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Formal Day Care

A formal daycare center is typically licensed with a prescribed staff to child ratio, though that ratio may differ from a preschool. A formal daycare is less academically structured than a preschool or pre-K setting, though they do learn basics like counting, colors and the alphabet. The focus is on engaging children in social activities like games, or arts and crafts. Some daycares are available at the child's parent's worksite. Being onsite makes daycares a convenient option for these parents.

In-Home Daycare

In-home daycares are run by an individual out of their home. Most in-home daycares are licensed. Though most states do not require certification or a specific education level for the in-home daycare staff, many of the individuals who operate them do have the same education levels that preschool staff do.

The staff to child ratio in in-home daycares are usually smaller than that of formal daycare centers. The quality of care can differ significantly, depending on the person running the daycare. The cost for in-home daycares may be much less than preschools or formal daycares, due to the lack of overhead and staffing costs. Also, children may receive more individualized attention in this sort of setting.

Another advantage that an in-home daycare may have is potty training. Because of the lower staff to child ratio, many in-home daycares will take children who are not yet potty-trained and help to train them.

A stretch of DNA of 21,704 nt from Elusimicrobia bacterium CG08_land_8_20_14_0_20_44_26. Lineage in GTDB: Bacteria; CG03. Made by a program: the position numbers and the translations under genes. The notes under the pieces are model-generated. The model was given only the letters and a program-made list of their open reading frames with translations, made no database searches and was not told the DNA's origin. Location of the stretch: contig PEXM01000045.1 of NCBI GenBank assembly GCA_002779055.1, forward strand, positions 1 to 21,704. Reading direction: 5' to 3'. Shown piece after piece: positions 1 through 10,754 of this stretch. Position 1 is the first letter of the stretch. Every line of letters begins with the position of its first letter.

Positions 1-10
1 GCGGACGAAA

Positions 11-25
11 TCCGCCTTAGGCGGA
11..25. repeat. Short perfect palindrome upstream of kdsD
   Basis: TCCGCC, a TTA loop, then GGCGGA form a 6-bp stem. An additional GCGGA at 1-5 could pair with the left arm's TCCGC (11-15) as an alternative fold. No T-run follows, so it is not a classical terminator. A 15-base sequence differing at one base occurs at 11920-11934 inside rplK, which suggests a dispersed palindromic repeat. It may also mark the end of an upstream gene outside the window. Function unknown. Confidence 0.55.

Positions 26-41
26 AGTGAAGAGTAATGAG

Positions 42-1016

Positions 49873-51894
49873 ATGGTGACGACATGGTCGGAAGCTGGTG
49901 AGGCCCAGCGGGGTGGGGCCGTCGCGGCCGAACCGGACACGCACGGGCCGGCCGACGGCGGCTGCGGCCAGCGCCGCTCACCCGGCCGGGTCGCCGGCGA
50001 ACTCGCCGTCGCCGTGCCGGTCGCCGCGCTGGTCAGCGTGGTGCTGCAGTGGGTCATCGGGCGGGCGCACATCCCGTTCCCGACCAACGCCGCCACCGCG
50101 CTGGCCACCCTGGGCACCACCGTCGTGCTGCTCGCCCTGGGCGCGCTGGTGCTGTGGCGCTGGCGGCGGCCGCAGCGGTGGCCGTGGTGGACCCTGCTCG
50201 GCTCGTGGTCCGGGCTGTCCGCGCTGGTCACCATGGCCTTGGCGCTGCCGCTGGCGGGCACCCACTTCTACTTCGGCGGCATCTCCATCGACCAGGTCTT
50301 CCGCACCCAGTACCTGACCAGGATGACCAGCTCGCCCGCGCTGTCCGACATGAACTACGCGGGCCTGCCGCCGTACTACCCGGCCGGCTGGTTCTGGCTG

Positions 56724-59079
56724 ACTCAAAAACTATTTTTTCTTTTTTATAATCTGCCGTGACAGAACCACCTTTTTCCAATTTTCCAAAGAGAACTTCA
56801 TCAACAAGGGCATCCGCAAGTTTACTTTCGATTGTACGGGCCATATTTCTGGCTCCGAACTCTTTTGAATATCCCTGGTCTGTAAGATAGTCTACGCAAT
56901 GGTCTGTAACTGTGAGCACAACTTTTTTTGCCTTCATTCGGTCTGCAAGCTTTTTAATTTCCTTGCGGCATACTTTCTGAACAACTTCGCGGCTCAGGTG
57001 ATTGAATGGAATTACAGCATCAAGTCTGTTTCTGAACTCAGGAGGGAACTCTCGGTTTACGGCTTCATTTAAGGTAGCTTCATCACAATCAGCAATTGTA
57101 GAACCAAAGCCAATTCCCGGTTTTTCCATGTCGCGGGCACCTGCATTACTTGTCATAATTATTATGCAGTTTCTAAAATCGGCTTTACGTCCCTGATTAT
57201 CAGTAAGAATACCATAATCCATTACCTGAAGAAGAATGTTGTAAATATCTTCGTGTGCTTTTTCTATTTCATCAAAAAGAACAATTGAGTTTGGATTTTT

Family and Friends

Finding family and friends who wish to help care for a child can be a good option, especially if the cost is a factor. If grandparents are willing and able, they may be a great candidate for childcare.

One tremendous benefit family and friends have over other daycare options is individualized attention. They can provide one on one care throughout the day and are already familiar with the child’s personality and temperament.

The main concern with family and friends is socialization with other children. Unless family and friends have other children, or they are willing to take the child on excursions with other children, then social interactions will be limited. However, there are different ways to provide children with social experiences outside of daytime childcare.

Choose What is Right for Your Family

In some areas, preschool and daycare slots are very competitive. Parents may need to ask others when the best time is to start researching options. Understanding what is feasible for the family is an excellent way to begin the process.

Education and socialization can also occur outside of a formalized preschool environment. Remember to read to children, encourage learning new things, and provide opportunities for new experiences and social interactions.